|one publication added to basket |
|Integrated coastal zone management in Belgium|
|Belpaeme, K.; Seys, J. (2003). Integrated coastal zone management in Belgium, in: Mees, J. et al. (Ed.) (2003). VLIZ Young Scientists' Day, Brugge, Belgium 28 February 2003: book of abstracts. VLIZ Special Publication, 12: pp. 22-24|
|In: Mees, J.; Seys, J. (Ed.) (2003). VLIZ Young Scientists' Day, Brugge, Belgium 28 February 2003: book of abstracts. VLIZ Special Publication, 12. Vlaams Instituut voor de Zee: Oostende. VIII, 69 pp., meer|
|In: VLIZ Special Publication.. Vlaams Instituut voor de Zee (VLIZ): Oostende. ISSN 1377-0950, meer|
Kustzonebeheer; ANE, België [gazetteer]; Marien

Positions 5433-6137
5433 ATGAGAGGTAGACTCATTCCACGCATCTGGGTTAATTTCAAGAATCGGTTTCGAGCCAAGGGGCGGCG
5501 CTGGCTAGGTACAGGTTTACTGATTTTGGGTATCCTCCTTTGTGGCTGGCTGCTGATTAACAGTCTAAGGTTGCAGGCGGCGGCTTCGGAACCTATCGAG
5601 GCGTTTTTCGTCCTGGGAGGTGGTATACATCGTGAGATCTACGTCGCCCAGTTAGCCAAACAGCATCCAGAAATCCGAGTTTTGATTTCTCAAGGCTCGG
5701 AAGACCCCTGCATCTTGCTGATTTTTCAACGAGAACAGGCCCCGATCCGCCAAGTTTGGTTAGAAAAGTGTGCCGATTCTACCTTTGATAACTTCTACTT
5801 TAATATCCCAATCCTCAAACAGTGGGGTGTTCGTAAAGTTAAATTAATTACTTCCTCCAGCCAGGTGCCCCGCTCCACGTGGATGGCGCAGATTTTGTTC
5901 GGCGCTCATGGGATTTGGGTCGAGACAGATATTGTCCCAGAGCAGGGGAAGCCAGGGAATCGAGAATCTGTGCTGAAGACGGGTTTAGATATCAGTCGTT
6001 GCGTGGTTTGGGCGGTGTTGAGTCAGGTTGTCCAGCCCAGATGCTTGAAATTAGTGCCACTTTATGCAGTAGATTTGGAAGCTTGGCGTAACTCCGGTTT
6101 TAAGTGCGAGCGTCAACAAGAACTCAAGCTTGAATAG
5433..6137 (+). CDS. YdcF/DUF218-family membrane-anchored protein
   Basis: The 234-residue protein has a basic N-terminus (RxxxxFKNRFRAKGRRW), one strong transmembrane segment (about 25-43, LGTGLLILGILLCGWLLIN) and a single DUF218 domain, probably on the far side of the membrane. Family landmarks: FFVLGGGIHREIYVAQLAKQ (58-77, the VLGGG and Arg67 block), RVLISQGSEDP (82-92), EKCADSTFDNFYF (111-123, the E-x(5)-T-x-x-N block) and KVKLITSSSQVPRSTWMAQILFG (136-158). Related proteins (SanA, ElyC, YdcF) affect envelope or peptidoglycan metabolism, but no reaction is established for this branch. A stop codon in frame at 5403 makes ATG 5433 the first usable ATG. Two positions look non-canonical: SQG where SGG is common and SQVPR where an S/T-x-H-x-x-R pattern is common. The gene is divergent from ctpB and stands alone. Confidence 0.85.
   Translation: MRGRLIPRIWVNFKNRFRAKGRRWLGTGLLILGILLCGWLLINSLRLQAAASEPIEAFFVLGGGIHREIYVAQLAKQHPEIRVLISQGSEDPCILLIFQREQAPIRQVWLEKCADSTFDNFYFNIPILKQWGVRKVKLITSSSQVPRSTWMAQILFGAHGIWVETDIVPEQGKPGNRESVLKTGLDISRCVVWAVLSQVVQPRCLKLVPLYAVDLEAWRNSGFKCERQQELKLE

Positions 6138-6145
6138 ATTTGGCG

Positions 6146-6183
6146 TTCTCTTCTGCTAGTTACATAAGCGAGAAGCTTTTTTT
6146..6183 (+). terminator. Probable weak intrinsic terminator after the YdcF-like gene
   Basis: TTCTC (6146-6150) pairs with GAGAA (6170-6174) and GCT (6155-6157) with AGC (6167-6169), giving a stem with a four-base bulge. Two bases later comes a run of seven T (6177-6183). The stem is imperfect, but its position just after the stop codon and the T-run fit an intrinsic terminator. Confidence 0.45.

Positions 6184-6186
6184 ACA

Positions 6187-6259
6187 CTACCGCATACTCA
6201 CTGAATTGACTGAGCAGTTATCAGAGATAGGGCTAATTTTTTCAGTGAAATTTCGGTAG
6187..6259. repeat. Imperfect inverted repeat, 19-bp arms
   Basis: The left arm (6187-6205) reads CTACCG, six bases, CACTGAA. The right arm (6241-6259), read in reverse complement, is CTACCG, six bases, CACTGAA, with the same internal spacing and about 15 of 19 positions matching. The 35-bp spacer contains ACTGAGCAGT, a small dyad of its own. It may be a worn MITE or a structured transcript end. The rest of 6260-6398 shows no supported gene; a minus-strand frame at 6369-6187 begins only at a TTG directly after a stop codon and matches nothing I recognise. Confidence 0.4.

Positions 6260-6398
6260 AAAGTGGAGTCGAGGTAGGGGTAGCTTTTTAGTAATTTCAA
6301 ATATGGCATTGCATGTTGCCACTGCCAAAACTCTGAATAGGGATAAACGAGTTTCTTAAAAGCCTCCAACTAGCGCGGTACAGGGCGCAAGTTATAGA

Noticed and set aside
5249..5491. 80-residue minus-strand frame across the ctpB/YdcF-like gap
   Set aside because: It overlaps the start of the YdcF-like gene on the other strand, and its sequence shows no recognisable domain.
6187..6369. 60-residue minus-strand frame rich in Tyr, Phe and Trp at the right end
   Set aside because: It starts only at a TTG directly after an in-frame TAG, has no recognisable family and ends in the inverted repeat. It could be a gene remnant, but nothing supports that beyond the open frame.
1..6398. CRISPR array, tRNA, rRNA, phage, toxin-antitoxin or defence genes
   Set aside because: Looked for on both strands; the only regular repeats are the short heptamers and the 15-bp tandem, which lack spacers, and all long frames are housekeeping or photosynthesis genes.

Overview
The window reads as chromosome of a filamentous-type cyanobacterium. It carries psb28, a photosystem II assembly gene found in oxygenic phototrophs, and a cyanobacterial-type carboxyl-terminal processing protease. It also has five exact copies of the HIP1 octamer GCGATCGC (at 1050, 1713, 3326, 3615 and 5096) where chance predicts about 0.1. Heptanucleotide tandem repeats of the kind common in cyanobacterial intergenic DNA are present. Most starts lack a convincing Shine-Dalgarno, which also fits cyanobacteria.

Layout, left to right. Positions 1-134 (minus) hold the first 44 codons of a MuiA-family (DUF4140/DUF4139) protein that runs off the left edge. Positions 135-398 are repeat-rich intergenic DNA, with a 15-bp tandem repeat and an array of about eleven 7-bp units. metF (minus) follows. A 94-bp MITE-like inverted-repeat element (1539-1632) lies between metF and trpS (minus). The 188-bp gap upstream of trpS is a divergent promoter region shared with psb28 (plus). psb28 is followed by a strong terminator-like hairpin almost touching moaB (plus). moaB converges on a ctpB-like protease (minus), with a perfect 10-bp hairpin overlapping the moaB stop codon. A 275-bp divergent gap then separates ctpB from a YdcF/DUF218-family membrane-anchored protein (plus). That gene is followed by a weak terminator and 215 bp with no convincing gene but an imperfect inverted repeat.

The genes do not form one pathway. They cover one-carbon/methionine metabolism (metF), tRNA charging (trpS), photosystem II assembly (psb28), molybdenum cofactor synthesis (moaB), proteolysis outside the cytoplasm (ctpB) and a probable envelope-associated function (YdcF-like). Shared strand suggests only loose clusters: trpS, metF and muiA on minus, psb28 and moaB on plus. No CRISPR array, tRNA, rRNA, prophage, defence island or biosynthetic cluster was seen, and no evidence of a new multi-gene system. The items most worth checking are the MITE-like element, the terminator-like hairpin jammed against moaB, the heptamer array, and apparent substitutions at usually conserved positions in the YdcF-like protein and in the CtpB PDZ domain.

Belgium has a fairly straight coastline, with a length of about 65 km. The Belgian coast is a sedimentary plain, which consists of sandy banks in the shallow sea, sandy beaches and dunes. Behind the dunes the low-lying polders dominate the landscape. The coast is very important from an ecological, economical and social viewpoint. The natural coastal ecosystem is used for many human activities. It is for example a densely populated living space - in some areas the density reaches 485 persons per km2. Other activities and functions include coastal defence, nature conservation, ports and shipping, industry, fishery, agriculture, trade, tourism and recreation. All these activities demand a place within the coastal zone of Belgium. Providing these activities with the desired space but also sustaining and protecting the coast, demands a capable management structure in which competencies and responsibilities are well defined. It also demands that the different interest groups, which are all present and active in the coastal zone understand each other and co-operate on equal terms.